"Edwin will be up there as well," he said, tabbing one of this year's favorites heading into the 2016 Classic.
"(And) I'd have to put James Watson in my group (too). He is one of those guys who has a ton of experience and will be overlooked by a lot of anglers and a lot of people. I think he's going to be in his own little world (out there) and he knows how to win. I don't think it matters to James that it is the Classic versus any other tournament. He's just going to go out there and fish his hardest."
Speaking of anglers named James, there's another bass fishing pro with that same first name that is high on McClelland's list, an up-and-coming young pro who hails from nearby Tulsa, Okla.
"James Elam is another angler that I think you have to take a serious look at," said McClelland of Elam, who is a new member of the Simms Pro Fishing team.
"(James) won the (BASS) Open on (Fort Gibson last year) and he's kind of come into his own and has a lot of momentum and a lot of things happening," he added.
"I think that he could be tough over there just due to the fact that he's got a lot of (positive) things happening (in his career right now). He's an Oklahoma boy who has a lot of experience fishing on those kinds of lakes (too)."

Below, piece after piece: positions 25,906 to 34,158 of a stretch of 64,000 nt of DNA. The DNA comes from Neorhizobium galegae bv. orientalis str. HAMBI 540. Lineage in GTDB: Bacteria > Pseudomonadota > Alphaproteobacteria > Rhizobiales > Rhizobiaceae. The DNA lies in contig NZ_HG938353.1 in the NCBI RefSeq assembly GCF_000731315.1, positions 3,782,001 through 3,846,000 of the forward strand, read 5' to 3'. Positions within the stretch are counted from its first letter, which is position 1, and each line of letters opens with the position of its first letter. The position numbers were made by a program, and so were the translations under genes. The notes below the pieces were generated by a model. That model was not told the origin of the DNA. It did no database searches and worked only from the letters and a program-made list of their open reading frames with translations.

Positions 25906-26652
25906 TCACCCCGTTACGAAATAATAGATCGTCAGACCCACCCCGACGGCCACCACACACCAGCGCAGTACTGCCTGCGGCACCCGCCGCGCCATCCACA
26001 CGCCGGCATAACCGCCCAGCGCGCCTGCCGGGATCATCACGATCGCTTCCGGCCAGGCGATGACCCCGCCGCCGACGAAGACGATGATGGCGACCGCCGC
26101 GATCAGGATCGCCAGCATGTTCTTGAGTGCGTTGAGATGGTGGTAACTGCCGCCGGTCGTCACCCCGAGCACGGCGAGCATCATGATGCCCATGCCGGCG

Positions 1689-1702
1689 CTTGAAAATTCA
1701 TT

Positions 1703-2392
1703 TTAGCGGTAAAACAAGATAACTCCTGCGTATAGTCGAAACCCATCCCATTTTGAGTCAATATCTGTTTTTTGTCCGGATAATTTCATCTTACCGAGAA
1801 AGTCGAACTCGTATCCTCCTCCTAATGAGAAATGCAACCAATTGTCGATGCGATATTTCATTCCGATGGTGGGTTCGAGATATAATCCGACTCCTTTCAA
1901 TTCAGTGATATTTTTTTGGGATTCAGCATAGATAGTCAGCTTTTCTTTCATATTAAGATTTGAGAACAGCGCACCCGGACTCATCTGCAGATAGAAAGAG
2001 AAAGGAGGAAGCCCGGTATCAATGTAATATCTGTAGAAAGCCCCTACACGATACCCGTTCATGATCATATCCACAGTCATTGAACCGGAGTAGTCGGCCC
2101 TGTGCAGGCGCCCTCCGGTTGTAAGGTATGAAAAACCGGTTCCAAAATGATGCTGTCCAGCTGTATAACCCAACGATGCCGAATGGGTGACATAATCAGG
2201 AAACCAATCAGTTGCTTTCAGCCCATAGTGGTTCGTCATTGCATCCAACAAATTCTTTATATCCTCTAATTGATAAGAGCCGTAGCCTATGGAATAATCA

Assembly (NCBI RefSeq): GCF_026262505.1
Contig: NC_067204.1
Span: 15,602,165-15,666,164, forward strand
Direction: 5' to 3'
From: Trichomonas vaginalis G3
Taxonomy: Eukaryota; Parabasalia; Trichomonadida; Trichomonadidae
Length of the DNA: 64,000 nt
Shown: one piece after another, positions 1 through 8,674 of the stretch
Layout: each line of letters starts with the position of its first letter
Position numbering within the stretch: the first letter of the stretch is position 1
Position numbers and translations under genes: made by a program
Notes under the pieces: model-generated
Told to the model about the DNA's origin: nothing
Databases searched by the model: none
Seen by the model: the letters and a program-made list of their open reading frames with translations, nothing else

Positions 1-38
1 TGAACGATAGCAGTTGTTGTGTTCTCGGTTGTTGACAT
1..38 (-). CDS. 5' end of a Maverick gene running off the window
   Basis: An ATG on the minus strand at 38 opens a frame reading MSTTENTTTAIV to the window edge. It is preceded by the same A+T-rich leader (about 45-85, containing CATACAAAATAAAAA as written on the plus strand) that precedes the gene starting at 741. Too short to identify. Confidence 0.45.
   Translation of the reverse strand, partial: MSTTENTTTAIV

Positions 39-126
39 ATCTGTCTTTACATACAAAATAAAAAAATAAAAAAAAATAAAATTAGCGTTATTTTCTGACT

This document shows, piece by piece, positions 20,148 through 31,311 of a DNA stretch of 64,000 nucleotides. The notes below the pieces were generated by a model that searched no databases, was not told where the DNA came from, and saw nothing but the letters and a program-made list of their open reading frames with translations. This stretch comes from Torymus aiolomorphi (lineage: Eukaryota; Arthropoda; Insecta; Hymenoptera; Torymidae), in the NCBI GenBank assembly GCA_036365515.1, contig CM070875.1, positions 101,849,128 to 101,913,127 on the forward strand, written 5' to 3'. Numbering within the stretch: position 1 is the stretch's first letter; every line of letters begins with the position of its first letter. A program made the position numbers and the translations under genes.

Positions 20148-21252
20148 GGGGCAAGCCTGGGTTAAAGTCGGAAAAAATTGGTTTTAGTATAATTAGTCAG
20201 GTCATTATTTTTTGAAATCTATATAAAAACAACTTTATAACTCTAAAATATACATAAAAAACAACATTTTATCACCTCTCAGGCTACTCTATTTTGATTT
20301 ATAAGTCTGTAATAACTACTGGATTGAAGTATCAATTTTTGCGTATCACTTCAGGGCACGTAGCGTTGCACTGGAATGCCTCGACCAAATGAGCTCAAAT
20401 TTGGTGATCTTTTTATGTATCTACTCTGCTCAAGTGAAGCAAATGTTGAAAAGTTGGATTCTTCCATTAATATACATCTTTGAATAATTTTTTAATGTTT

If those are four pros that McClelland touts as possible Classic champions on Grand Lake, who might the fifth one be?
How about the 800-pound gorilla that's always in the room whenever a Bassmaster Classic is being discussed? Or a Fantasy Fishing roster is being picked?
"You can't not put Kevin VanDam in your top five," laughed McClelland. "If it's going to be a shallow tournament and covering the water is a key, then VanDam is going to be right there (at the top of the list) in my top-5."
Ok, that's a pretty good group of anglers to fill out McClelland's Fantasy Fishing team roster for sure.
But which one of those five is he going to pick first? In other words, who does Mike McClelland think is going to win the 2016 Classic?
At that, McClelland laughed and paused for just a couple of moments.
Then he cleared his throat and gave his answer.
"I'm going to have to say Jason Christie," said McClelland. "I just think that his vast experience on the lake, the fact that he is fishing with so much confidence right now, (that) just makes someone like him really tough to beat (in this scenario)."
And if it's possible for one of the sport's best anglers to feel this way, Christie (ranked ninth in the latest world rankings compiled by BassFan.com) is a hungry angler heading into the 2016 Classic.
"He had somewhat of a disappointing Classic the last time we were there (in 2013) – it wasn't horrible by any means – but he didn't do as well as a lot of people expected him to do (at that event).
"That may take some of the pressure off of him (this year), (the pressure) that he had the first time."
And thanks to the advice of Mike McClelland, that takes the pressure off of me in selecting my Fantasy Fishing team for the 2016 Bassmaster Classic.
Just don't tell any of my buddies competing against me in my league.
Otherwise, I'm probably buying breakfast the next time we get together to go fishing.